dicate any blood relationship), Māhli Moninkwess (the woodchuck), what he could do. She told him to follow a certain road up a mountain. There he found an old man sitting on a rock flapping his wings (arms) violently. This was Wūchowsen, the great wind-blower. He begged Glūs-kābé to take him up higher where he would have space to flap his wings still harder. So Glūs-kābé lifted him up and carried him a long way. When they were over a great lake he let Wūchowsen drop into the water. In falling he broke his wings and lay there helpless.
Glūs-kābé went back to sea and found the ocean as smooth as glass. He enjoyed himself greatly for many days, paddling about, but finally the water grew stagnant and thick, and a great smell arose. The fish died and Glūs-kābé could bear it no longer.
Again he consulted his grandmother and she told him that he must set Wūchowsen free. So he once more bore Wūchowsen back to his mountain, first making him promise not to flap his wings so constantly, but only now and then, so that the Indians might go out in their canoes. Upon his consent to do this, Glūs-kābé mended his broken wings, but they were never quite so strong as at first, and thus we do not now have such terrible winds as in the olden days.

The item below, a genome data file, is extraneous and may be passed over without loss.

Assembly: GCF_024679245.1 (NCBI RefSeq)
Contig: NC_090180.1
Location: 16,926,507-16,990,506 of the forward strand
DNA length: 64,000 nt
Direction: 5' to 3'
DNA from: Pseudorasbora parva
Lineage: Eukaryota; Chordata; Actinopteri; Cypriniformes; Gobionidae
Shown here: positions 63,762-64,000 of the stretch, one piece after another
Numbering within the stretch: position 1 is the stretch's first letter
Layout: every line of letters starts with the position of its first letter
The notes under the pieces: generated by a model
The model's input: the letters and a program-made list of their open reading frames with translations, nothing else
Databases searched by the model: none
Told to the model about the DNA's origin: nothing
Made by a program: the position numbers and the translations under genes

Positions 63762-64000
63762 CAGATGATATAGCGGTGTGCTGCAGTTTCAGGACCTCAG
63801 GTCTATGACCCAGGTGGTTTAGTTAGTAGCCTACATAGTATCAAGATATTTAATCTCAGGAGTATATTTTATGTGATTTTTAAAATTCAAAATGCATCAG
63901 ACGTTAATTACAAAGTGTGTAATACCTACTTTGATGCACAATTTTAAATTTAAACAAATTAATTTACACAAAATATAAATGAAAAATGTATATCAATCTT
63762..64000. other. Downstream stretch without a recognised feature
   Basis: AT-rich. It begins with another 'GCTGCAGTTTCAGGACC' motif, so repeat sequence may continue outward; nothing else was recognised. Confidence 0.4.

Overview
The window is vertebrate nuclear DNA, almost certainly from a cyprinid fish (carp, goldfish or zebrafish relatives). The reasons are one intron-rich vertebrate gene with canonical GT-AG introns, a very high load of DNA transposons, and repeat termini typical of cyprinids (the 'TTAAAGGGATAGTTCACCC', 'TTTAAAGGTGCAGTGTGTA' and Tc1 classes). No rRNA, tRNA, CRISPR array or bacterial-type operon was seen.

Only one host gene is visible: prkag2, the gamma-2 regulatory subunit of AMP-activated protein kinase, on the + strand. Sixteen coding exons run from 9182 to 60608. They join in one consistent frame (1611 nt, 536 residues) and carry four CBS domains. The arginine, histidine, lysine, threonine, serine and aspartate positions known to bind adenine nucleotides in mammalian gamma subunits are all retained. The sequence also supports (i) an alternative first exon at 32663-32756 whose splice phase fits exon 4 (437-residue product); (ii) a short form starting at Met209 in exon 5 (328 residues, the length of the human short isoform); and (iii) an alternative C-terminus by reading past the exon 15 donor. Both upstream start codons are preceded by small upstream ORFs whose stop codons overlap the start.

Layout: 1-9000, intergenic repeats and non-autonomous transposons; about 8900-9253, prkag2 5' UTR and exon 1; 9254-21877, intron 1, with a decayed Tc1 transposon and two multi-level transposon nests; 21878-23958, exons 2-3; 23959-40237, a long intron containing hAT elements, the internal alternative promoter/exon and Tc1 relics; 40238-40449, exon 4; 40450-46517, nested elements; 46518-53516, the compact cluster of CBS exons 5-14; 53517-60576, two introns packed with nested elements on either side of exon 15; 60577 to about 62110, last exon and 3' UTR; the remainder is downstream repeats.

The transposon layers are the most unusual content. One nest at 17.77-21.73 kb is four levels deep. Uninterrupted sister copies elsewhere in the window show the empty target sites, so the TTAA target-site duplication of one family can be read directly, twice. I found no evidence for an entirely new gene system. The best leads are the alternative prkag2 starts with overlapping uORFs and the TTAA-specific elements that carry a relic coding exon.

This story was told to me by an old man whom I had always thought dull and almost in his dotage; but one day, after I had told him some Indian legends, his whole face changed, he threw back his head, closed his eyes, and without the slightest warning or preliminary began to relate, almost to chant, this myth in a most extraordinary way, which so startled me that I could not at the time take any notes of it, and was obliged to have it repeated later. The account of Wūchowsen was added to show the wisdom of Glūs-kābé's advice in the earlier part of the tale, and is found among many tribes.
|STATE INTERFERENCE IN SOCIAL AFFAIRS.|
PROFESSOR OF POLITICAL ECONOMY IN THE UNIVERSITY OF EDINBURGH.
WE are confronted with the limited power of the state and the infinite variety of individual enterprise. To the older economists the difference seemed so great that they considered the presumption against state interference to be established. The rule, it is true, was never absolute and unqualified. Adam Smith
- From the presidential address before the Section of Economic Science and Statistics of the British Association for the Advancement of Science, at the Nottingham meeting, September, 1893 (London Times Report).